This weekend I had the privilege of teaching the first part (of three) of this semester’s analog photography course at my photo club. It’s the second time I am in charge of this course (I took it myself back in 2016) and it is definitely a lot of fun! I do enjoy bringing the knowledge of this aspect of photography to more club members, and it’s encouraging to know that we’re attracting more new members, both to the club as well as to analog photography as a whole.
This semester we’ve limited the number of students a bit from last semester (the darkroom got way too crowded when all of them wanted to print at the same time so a reduction was necessary) and it felt like a good size group. This way everyone can have enough access to the machines once we start fiddling around with the enlargers in a few weeks’ time. This weekend was all about acquiring the actual images onto film. We provide the students with the materials (film, chemicals, paper) and all they have to bring is a camera. Three of them had 135 cameras (all Nikons I think) and one had a Hasselblad 120 camera. Thank goodness my fellow club member Conny was there to help me teach the first class (he’s better at explaining the exposure process) since he’s had ample experience with loading and shooting with Hasselblad cameras!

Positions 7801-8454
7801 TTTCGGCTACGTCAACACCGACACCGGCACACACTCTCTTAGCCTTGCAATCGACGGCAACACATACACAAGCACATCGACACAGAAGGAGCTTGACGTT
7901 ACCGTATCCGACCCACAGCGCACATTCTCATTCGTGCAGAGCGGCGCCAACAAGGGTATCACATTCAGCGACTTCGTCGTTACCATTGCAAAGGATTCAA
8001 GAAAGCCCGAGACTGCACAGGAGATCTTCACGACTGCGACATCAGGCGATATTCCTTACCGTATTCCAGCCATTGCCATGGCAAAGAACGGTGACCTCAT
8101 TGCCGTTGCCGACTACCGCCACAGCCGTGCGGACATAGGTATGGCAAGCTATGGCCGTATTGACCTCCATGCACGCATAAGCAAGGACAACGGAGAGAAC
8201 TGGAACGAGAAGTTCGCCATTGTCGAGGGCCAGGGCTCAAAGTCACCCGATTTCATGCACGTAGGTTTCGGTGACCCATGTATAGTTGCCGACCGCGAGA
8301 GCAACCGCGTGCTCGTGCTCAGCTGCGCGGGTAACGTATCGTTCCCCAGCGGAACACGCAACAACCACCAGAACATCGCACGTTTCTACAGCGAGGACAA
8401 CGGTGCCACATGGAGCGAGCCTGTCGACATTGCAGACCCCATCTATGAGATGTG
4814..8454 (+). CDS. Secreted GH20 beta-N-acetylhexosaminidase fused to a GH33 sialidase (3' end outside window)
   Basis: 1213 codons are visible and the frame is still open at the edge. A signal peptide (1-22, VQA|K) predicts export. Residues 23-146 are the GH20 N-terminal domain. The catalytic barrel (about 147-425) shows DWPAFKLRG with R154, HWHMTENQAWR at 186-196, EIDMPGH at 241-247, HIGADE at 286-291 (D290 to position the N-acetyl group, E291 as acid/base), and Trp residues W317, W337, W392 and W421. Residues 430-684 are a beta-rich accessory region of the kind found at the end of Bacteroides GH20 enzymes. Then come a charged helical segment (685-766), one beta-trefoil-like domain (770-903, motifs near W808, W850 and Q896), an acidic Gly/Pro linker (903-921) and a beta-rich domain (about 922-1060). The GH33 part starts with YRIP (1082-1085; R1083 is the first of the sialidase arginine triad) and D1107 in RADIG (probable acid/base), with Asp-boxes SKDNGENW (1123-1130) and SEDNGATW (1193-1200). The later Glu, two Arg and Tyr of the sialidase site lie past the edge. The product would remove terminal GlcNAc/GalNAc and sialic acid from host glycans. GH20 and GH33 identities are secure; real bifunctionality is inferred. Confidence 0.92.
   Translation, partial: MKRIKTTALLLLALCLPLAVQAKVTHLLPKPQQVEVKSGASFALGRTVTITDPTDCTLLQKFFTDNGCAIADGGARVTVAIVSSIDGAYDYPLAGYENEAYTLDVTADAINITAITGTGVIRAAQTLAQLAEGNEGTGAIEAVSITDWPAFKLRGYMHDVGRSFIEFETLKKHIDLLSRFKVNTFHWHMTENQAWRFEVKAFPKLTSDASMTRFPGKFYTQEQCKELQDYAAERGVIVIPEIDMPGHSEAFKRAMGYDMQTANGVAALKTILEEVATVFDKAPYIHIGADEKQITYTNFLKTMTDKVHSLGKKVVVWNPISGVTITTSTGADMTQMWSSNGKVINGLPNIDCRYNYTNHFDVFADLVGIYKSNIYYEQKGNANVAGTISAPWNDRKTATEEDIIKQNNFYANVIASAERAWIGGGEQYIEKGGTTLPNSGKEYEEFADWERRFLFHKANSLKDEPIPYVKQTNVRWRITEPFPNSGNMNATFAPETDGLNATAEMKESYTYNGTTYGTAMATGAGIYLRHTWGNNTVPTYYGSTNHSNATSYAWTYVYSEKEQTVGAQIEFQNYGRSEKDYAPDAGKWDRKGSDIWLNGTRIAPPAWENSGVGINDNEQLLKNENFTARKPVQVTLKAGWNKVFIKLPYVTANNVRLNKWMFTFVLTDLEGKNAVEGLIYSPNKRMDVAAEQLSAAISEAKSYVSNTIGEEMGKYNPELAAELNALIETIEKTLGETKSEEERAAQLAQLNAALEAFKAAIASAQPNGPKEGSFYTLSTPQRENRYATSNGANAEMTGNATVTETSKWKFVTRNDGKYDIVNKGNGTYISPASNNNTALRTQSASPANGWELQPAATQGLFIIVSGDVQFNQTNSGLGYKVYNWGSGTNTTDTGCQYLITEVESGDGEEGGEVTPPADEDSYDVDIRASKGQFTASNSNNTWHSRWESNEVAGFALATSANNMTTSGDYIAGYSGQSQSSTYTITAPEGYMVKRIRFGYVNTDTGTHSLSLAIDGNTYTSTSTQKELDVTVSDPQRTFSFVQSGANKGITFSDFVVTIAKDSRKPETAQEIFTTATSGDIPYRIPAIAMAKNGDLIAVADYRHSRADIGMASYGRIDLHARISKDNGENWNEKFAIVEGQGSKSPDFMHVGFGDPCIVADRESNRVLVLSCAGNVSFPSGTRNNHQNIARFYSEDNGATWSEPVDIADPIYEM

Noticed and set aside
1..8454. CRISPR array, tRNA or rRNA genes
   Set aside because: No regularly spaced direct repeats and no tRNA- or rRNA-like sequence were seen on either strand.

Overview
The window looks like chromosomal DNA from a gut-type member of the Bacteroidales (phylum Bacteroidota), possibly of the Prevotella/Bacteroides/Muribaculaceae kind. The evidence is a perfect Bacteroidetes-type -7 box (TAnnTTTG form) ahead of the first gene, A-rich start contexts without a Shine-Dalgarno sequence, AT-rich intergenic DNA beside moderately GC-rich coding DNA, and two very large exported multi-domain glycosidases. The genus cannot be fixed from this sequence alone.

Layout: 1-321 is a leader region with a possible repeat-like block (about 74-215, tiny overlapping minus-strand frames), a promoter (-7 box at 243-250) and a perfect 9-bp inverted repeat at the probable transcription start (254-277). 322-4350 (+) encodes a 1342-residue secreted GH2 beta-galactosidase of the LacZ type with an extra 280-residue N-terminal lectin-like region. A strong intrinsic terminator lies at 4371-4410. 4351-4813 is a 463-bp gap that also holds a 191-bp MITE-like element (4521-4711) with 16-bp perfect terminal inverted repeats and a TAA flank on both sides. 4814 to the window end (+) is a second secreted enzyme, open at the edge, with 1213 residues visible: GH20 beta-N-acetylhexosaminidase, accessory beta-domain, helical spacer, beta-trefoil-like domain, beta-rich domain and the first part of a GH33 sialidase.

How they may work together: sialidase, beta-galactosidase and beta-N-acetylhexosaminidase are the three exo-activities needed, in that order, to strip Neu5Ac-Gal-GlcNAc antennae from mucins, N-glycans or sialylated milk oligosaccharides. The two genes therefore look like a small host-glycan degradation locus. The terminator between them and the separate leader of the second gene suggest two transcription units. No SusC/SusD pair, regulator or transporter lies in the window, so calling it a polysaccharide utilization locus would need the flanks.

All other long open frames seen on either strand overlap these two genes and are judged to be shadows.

After our little walkthrough of how sensitivity (ISO), aperture and exposure times are all part of how we control the amount of light getting into the camera and onto the film we loaded up the various cameras and headed out into the nearby park. I’d gotten them Tri-X 400 and Fomapan 400 film and with all the blazing sunshine it was almost too much sunshine (only photographers could moan about that…right?), but I am sure we’ll get workable negatives from it…at least enough to make a print or two from later down the line.
(The above contact sheets were done with quick cell phone snaps on the light table, and then reversed in Snapseed, just so I got a hint of what I’ve been able to capture.)
As far as my own analog photography goes I’ve yet to scan several rolls of 120 film that I’ve taken in the last couple of weeks; learning the intricacies of SilverFast scanning software is a bit more of a thing than I thought. Lots of settings and procedures to figure out in order to get the negatives done right! I think I need to use that software, because Photoshop Elements on my dad’s computer (we share a scanner) isn’t handling my 120 shots from the Kiev 60 very well - the gaps between the frames are very narrow…too thin for the automatic frame finding function to detect them. With SilverFast you can find the frames yourself and work from there…which is something I will have to do in order to get all the frames on the film scanned. Once I figure out how to get the best scans out of the software I am sure I will bore everyone to death with my 6x6 shots! ;-)